Giannascoli commence à écrire les chansons qui deviendront celles de “House of Sugar” à l’automne 2017. Alors que ses premiers albums, comme “Winner” publié en 2011 ou “DSU” en 2014, ont été écrits et enregistrés d’une traite, Giannascoli a abordé le processus d’enregistrement d’House of Sugar différemment, se concentrant sur une plus petite série de morceaux et composant chaque titre avec plus de vigilance et d’acuité que jamais.
Fruit d’une longue réflexion et d’un travail minutieux, House of Sugar apparaît comme l’album le plus réussi et cohérent de Giannascoli à ce jour : une déclaration artistique démontrant son talent à la fois pour les ritournelles indélébiles et les textures changeantes, et aussi pour l’aventure sonore, ce caractère qui a rendu les précédents enregistrements de (Sandy) Alex G si particuliers.


Not long after he finished recording Beach Music, his seventh full-length and Domino debut, Alex Giannascoli found himself in unfamiliar territory. “I took the record to a studio,” he says, “to get it mixed and mastered by some pros. But I was really nervous—usually, I’d just do everything myself and then put it out myself. I have this really precise vision and the best understanding of what I want to do.”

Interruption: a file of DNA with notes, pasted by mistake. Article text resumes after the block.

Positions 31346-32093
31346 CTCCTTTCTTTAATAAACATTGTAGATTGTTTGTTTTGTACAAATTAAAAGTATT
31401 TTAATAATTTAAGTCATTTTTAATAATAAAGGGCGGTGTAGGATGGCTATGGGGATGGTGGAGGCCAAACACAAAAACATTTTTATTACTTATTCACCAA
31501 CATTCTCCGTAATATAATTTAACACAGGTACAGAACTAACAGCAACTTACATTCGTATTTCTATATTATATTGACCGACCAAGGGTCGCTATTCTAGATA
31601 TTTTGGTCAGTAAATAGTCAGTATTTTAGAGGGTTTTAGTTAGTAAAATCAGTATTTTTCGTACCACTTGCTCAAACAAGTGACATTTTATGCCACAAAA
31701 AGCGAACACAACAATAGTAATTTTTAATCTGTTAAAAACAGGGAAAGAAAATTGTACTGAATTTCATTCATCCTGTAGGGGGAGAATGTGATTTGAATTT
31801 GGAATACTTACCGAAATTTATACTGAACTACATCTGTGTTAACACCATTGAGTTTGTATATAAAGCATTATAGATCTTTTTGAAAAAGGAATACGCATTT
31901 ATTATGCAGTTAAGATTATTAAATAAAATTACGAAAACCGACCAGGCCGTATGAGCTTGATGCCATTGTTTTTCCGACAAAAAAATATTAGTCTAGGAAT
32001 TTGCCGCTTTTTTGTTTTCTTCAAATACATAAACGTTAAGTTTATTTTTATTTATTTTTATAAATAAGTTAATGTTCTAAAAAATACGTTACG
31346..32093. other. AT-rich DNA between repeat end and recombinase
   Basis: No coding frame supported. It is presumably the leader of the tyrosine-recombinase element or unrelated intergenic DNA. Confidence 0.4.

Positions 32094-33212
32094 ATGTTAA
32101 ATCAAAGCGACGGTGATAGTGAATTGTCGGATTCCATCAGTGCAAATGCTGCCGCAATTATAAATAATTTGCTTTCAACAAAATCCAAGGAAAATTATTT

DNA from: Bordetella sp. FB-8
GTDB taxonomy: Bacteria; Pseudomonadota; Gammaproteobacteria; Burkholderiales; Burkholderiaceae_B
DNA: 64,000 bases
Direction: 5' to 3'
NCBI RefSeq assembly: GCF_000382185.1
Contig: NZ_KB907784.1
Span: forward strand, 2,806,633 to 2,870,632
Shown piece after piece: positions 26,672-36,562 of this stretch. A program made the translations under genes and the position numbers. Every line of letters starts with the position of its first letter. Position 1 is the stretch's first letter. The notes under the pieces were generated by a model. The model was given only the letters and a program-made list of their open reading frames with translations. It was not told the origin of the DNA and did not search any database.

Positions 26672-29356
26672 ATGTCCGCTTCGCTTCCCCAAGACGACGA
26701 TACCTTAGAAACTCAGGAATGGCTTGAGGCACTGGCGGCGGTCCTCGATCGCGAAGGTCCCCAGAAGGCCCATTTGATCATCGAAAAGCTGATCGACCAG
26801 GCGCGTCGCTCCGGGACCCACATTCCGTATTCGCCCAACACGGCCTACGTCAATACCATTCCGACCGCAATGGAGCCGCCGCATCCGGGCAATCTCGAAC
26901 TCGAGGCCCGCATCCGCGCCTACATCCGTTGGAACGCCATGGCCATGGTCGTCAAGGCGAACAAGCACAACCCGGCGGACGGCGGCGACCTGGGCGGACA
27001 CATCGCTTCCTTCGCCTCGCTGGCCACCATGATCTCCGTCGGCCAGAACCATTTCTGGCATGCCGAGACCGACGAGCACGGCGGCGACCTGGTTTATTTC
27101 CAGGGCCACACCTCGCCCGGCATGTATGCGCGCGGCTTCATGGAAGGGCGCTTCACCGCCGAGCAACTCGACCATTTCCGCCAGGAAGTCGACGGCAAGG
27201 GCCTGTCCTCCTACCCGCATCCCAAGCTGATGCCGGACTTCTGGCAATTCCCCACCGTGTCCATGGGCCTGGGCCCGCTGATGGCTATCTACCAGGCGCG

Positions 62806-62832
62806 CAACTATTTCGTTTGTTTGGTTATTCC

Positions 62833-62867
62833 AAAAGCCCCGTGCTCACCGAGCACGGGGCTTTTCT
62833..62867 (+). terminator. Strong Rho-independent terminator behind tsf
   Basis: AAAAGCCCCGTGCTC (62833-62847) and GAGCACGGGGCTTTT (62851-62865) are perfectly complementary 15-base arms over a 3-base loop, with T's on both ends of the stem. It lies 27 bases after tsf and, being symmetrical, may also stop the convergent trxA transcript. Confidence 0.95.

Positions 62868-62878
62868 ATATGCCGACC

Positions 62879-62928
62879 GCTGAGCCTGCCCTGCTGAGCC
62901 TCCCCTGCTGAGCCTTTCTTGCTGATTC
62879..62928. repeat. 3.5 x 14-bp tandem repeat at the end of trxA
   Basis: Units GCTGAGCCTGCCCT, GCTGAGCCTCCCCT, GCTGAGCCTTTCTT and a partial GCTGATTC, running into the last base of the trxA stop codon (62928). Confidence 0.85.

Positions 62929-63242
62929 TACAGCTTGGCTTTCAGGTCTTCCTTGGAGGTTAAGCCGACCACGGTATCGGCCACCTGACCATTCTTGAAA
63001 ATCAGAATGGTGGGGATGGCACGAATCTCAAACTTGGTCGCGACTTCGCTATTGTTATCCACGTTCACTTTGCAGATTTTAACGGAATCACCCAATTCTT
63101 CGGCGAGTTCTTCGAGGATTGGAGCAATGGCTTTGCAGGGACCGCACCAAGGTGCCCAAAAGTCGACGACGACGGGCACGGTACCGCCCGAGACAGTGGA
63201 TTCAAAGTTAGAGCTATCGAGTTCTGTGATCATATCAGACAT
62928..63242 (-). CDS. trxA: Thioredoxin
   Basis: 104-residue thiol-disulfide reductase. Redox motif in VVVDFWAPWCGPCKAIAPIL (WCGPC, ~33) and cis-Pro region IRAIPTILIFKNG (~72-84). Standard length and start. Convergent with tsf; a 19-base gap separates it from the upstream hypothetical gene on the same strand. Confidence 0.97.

Over the course of six self-recorded and mostly self-released LPs, that vision has come to bear in frequently breathtaking, innately melodic forms. As Alex G, the Philadelphian singer-songwriter has built and feverishly shared a body of work unassuming in its presentation but astounding in its depth, a stream of recordings so rich and expansive that settling on a favorite song is nearly impossible: The moment you finally choose one, you discover another you hadn’t heard yet.

Beach Music was written and recorded in Giannascoli’s apartment, between the Fall of 2014 and the Spring of 2015, during breaks from touring with the likes of Elvis Depressedly, Cymbals Eat Guitars, and Gardens & Villa. While its predecessors often came in uninterrupted bursts—from his head to his Bandcamp page in a matter of hours and days—Beach Music was shaped in part by Giannascoli adapting to life as a touring musician. Songs were written within months of one another rather than all at once, with influences ranging from noise music to piano-based laments to Southern rock to the rhythmic focus of techno—whatever he happened to be most interested in at the time. “Every song is coming from a different place,” he says. “It branches off in all these directions, but it has its own sound. It’s not something I do intentionally, but I’m the common thread.”